Rep. Joseph Kennedy prepares to make his opening remarks at the transfer of the eternal flame ceremony on Tuesday at Arlington National Cemetery. The event celebrated the 50th anniversary of President Kennedy's visit to Ireland. (Maddie Meyer/The Washington Post)

One hundred fifty-five years ago, a barrelmaker named Patrick Kennedy boarded a ship at the quay at New Ross, Ireland, bound for America, where his great-grandson would become the most famous Irish American in history.

On Tuesday at Arlington National Cemetery, an Irish soldier in a dress-green uniform lit a torch from the eternal flame at the John F. Kennedy grave site. That torch will travel by plane, with special security permission, to Dublin, then by Irish navy ship to the New Ross quay, where it will light an eternal flame on a new monument to Irish emigrants.

President Kennedy’s visit 50 years ago this month to New Ross, where he was greeted by rapturous crowds, closed the circle on his great-grandfather’s journey to America. And Saturday’s torch-lighting will close another, bringing JFK’s flame to a nation that considers him as much Irish as American.

“This is the story of a young man returning home,” Rep. Joe Kennedy (D-Mass.), grandson of JFK’s brother Robert F. Kennedy, said at the Arlington ceremony. Under a sky that was Irish gray but Washington hot, he added: “It is a story of a thousand welcomes and a million tears, the story every immigrant holds in his heart.”

The grave site ceremony, the first time the JFK flame has ever been shared, is the latest in a year of Kennedy 50th-anniversary events, which will culminate with the unveiling of a new memorial in Dallas on Nov. 22 — the date of his assassination.

Lt. Col. Brendan Delaney, of the Irish Defence Forces, passes the eternal flame to Frank Stephens, a representative from the Special Olympics, on Tuesday at Arlington National Cemetery. (Maddie Meyer/The Washington Post)

In Dealey Plaza, on the grassy knoll that has become an almost mythic place in American culture, Dallas officials plan to unveil a plaque etched with the final paragraph of a speech Kennedy was planning to give that day, which read, in part:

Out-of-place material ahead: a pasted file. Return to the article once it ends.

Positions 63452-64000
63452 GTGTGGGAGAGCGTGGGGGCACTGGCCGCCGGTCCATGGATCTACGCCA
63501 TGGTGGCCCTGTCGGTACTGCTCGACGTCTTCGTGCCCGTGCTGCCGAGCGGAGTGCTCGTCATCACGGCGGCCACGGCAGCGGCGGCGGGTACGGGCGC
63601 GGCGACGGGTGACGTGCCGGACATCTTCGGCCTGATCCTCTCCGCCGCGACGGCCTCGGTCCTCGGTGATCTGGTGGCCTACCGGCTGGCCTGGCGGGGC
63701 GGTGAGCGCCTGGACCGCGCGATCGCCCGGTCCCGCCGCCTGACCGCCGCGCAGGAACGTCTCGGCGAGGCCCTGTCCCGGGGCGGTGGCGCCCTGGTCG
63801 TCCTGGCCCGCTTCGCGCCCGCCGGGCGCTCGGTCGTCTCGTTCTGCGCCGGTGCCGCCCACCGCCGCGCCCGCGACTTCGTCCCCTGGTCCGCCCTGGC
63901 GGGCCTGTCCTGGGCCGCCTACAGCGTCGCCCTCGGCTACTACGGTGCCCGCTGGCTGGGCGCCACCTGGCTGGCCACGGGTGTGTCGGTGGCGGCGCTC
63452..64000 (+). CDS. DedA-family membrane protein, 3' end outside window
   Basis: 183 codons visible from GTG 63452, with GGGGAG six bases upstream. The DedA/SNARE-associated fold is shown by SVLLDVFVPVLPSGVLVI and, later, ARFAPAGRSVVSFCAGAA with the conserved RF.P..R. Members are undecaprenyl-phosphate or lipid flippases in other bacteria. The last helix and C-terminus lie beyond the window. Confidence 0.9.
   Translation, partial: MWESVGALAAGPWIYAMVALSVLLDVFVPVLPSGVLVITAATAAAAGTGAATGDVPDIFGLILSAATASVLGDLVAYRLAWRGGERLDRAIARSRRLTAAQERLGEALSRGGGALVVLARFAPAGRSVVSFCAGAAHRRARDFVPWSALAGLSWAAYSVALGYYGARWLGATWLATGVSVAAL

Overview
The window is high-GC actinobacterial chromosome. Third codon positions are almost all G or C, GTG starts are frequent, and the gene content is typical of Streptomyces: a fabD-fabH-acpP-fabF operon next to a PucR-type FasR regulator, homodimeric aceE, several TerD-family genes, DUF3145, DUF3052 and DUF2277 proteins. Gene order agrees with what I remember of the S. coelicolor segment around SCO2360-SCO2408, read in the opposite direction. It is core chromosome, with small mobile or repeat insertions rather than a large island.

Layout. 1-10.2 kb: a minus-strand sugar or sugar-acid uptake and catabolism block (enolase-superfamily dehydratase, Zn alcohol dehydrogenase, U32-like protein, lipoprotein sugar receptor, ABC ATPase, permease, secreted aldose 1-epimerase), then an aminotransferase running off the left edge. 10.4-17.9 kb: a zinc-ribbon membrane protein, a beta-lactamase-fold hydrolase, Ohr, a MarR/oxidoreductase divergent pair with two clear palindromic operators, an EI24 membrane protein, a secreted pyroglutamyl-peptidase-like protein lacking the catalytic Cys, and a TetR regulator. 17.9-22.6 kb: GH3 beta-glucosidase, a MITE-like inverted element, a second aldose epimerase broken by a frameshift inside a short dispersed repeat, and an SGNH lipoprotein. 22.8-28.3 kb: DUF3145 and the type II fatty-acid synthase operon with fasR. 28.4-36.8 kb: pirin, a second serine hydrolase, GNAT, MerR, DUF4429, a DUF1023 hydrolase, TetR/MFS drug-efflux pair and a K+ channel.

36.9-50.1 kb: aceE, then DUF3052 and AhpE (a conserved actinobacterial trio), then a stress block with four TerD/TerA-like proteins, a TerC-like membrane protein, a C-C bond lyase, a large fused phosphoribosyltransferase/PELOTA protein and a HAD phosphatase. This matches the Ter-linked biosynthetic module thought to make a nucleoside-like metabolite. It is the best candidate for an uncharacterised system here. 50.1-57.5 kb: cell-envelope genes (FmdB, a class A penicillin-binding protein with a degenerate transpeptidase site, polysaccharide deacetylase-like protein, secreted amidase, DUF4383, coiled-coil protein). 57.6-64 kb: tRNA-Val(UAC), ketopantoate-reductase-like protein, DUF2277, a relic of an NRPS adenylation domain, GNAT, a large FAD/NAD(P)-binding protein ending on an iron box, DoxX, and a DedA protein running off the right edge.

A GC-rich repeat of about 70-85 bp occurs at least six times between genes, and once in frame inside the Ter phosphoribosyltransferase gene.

“We in this country, in this generation, are — by destiny rather than choice — the watchmen on the walls of world freedom.”

Kennedy remains iconic in Ireland, where many people grew up with two photos in their living room: one of the pope and the other of JFK. His visit to Ireland in June 1963, on which he was accompanied by his sisters Eunice Kennedy Shriver and Jean Kennedy Smith (who later became U.S. ambassador to Ireland), was a watershed in Irish history: the homecoming of an Irish American who had become the most powerful man in the world.

The JFK flame’s journey comes as Ireland is trying to pull out of severe economic hardship after years of prosperity and as young people are once again being forced to leave to find work.

“We are fighting the good fight, and we will see the other end of it, and the inspiration of JFK is very important to us,” said Paul Kehoe, the minister of state at the Irish Department of Defense, who laid a wreath at the grave site at the late-morning ceremony.

“When John F. Kennedy came to Ireland 50 years ago, he gave an important speech about Ireland coming into modern times,” Kehoe said. “Ireland was seen in a different light after his visit. Ireland transformed itself, and I really believe it was because of JFK’s vision and inspiration.”

In his speech, Kehoe said Kennedy’s election as the first Catholic president was “living proof that Irish people could do anything they set their minds to do. . . . The glass ceiling was well and truly smashed.”